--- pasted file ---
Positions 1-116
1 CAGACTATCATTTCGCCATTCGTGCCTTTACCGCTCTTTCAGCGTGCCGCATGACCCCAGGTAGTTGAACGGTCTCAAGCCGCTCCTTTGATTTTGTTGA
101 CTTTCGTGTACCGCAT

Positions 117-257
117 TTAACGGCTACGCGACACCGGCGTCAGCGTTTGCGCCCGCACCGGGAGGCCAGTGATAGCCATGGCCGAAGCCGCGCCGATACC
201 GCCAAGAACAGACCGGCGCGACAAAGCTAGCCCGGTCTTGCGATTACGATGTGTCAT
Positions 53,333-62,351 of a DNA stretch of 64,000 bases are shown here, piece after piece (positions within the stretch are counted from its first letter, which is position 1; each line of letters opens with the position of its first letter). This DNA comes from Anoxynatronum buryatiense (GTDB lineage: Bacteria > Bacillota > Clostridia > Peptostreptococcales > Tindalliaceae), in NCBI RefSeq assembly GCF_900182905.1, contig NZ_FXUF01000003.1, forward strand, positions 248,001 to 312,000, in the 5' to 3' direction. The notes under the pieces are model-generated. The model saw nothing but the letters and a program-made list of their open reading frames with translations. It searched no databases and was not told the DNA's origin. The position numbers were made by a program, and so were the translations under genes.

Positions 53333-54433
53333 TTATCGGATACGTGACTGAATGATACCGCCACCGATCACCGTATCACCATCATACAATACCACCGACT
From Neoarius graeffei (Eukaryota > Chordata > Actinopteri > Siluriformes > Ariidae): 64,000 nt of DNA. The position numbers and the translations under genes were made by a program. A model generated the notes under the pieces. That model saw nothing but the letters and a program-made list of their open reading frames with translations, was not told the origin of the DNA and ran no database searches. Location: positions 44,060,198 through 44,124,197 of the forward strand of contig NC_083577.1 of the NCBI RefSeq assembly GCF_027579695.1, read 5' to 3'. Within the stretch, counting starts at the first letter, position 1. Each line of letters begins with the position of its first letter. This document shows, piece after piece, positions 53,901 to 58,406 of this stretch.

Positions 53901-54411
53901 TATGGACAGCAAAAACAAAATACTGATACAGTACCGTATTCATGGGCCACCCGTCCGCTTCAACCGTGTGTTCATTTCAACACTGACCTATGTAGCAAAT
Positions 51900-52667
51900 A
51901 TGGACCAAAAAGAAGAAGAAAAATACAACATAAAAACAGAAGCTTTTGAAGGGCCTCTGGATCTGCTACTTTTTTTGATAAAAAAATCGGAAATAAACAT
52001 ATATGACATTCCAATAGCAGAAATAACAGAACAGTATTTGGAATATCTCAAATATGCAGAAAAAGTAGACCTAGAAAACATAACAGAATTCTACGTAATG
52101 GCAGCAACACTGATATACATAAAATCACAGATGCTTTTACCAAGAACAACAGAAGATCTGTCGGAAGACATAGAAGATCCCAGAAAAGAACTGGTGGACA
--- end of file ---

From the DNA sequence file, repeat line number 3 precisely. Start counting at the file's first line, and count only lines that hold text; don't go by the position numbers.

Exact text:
101 CTTTCGTGTACCGCAT